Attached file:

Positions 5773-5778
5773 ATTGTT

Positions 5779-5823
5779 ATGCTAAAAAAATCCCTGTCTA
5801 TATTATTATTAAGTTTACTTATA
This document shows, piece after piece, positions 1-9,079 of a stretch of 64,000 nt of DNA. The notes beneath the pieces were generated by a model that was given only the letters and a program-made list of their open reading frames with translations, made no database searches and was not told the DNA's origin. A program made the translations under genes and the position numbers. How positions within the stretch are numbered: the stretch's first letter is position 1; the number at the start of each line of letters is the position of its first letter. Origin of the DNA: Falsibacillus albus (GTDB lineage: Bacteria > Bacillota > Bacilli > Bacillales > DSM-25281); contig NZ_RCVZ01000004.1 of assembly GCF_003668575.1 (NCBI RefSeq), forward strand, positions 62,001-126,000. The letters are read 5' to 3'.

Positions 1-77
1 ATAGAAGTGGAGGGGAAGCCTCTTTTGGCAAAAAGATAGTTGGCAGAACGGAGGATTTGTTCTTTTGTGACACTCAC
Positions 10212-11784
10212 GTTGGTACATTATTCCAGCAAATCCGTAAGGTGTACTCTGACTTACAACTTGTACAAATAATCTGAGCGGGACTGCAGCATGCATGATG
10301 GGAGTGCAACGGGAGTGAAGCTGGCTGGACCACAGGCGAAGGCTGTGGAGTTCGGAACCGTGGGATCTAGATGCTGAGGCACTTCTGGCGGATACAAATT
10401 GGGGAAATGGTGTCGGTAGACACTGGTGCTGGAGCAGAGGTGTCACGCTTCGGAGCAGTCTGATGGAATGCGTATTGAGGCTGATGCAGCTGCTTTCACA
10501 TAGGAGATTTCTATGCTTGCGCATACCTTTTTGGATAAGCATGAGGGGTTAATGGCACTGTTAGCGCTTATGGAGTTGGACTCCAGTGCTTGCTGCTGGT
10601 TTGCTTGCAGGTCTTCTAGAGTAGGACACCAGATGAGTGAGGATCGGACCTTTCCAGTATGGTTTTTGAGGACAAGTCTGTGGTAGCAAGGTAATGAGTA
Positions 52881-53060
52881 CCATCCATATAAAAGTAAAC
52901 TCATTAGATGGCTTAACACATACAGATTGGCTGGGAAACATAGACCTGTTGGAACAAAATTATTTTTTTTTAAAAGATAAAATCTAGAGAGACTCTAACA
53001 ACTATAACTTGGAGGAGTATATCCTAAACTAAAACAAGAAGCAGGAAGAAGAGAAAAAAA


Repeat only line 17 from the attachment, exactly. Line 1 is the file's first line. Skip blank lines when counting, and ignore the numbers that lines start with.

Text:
52901 TCATTAGATGGCTTAACACATACAGATTGGCTGGGAAACATAGACCTGTTGGAACAAAATTATTTTTTTTTAAAAGATAAAATCTAGAGAGACTCTAACA